There are few baseball executives for whom their statements should be taken at face value, but White Sox GM Ken Williams is one. Because of that, when he says he misspoke about blowing the whole thing up at the conclusion of the 2011 season, then didn’t blow the whole thing up and instead made moves to try and win while getting younger and more flexible, I believe him.

The White Sox success can be chalked up to: manager Robin Ventura’s calm demeanor in stark contrast to the raving lunacy of Ozzie Guillen; Jake Peavy coming back from injury and pitching like a top tier starter; Chris Sale’s development as a starting pitcher; Adam Dunn’s and Alex Rios’s comebacks; and the parity around the American League.

Ventura and Mike Matheny have become a regular “example” that managers don’t need to have managerial experience to be successful. Of course it’s nonsense and taken greatly out of context. Ventura’s done a good job and his cachet as a former All Star player and popular person in Chicago has helped him greatly, but anyone other than Guillen would’ve been taken as a welcome respite from the daily haranguing and controversy that surrounded the former manager’s big mouth and followed him—with disastrous results—to Miami.

As long as Williams is the GM, the White Sox have a chance to be competitive because he has no patience for long rebuilds and makes aggressive maneuvers accordingly.

Detroit Tigers

The Tigers have been inconsistent in every facet. Their defense, while not being as bad as predicted, still isn’t good; the offense is 7th in the AL in runs scored despite having two MVP candidates Prince Fielder and Miguel Cabrera, plus Austin Jackson having a fantastic year; the bullpen has been shaky; and Justin Verlander has been excellent and is still a Cy Young Award candidate, but has taken enough of a step back from his CYA/MVP of 2011 back to humanity to account for the Tigers fighting for a playoff spot.

There’s been talk that manager Jim Leyland, in the final year of his contract, could be in trouble if the Tigers don’t make the playoffs. It’s silly. Leyland can still handle the egos in that clubhouse and the very last thing the Tigers need to do and, tying in with the concept of a manager with zero experience, is to hire someone young just to make a change.

The Tigers dealt away several prospects including Jacob Turner to get Omar Infante and Anibal Sanchez, but they’ve held onto Avisail Garcia and Nick Castellanos. The farm system is not barren and as long as they have Fielder, Cabrera, and Verlander, they’ll be competitive. Changing managers for the sake of it makes zero sense.

Kansas City Royals

It’s ludicrous how those who felt the Royals were going to parlay their loaded farm system into a leap to legitimate contention jump off the train as soon as a rebuild doesn’t adhere to the “plan”. Young players sometimes hit speedbumps on the way up. Eric Hosmer and Mike Moustakas are still two players around whom to build; Alex Gordon is a solid presence at the plate and in the field; Billy Butler is emerging as an unknown star; and Salvador Perez and several young pitchers got hurt.

The talent is still there. As long as they don’t panic, there’s no reason they can’t contend in 2013.

They do need to show improvement for manager Ned Yost to keep his job past next May/June; and GM Dayton Moore will probably get one more managerial hire if Yost has to be replaced, then the onus will be on him.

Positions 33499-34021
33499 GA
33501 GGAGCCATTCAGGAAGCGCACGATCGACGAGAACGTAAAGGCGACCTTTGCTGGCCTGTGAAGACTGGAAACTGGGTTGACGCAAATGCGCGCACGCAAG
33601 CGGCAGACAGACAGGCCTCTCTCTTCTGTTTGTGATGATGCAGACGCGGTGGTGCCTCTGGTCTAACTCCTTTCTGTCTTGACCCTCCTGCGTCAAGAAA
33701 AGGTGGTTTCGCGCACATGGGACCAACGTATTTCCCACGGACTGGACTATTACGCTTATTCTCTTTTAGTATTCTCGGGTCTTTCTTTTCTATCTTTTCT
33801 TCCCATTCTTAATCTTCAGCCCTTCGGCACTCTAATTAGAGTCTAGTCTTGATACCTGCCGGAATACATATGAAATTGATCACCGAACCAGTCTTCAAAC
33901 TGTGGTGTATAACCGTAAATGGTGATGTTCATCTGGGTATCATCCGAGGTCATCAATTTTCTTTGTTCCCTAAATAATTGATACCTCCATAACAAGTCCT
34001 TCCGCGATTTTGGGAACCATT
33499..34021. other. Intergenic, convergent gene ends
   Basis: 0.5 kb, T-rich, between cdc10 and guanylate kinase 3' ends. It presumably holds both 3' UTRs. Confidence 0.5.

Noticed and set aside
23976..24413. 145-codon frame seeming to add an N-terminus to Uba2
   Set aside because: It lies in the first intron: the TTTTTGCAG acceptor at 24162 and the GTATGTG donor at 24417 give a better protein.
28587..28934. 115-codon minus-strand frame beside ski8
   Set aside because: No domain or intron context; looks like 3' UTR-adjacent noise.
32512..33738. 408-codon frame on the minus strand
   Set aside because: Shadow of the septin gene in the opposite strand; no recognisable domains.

Cleveland Indians

2012 went completely wrong with 2013 not looking much better. They got off to a good start and were hovering around contention through mid-season until they collapsed completely and, since being 50-50 on July 27th, have gone 10-36. Manny Acta has a contract for next season, but since the Indians don’t have much money to spend and are openly ready to listen to offers for one of their few marketable players Shin-Soo Choo, there’s no point in sending Acta back out there as a lame duck when they have a managerial prospect in the popular former Indians’ hero Sandy Alomar Jr. on the coaching staff.

Closer Chris Perez ripped the organization from top to bottom recently and will presumably be shipped out of town for his candor. Considering that Perez is a slightly better-than-average closer, it’s not his place to be opening his mouth. The Indians are short on foundational talent. Asdrubal Cabrera is a very good player; Carlos Santana doesn’t appear to be an everyday catcher and his skills are less impressive as a first baseman; and their supposed top two starters, Ubaldo Jimenez and Justin Masterson, haven’t pitched well.

The Indians have a long road ahead of them and may have to restart their rebuild.

Minnesota Twins

The Twins were competitive for a decade after a decade of being so terrible that they were a target of contraction. Now instead of being a target, they built Target Field and spent money to try and win in 2010. To that end, they traded away a top prospect Wilson Ramos for a mediocre reliever Matt Capps; they signed Tsuyoshi Nishioka and repeated the Mets’ mistake with Kazuo Matsui, except Nishioka isn’t as talented as Matsui was; and they brought back their old GM Terry Ryan who still hasn’t had the interim label taken from his title.

Ownership has said that they want Ryan to take the job on a permanent basis. We’ll see. If Ryan isn’t fully committed or ownership wants to go in a new direction with an outsider, manager Ron Gardenhire could be in trouble as well.

Offensively, they’ve rebounded from an injury-plagued 2011 with Joe Mauer back to being Joe Mauer; a tremendous year from Josh Willingham; and Justin Morneau finally returning to form after his concussion problems.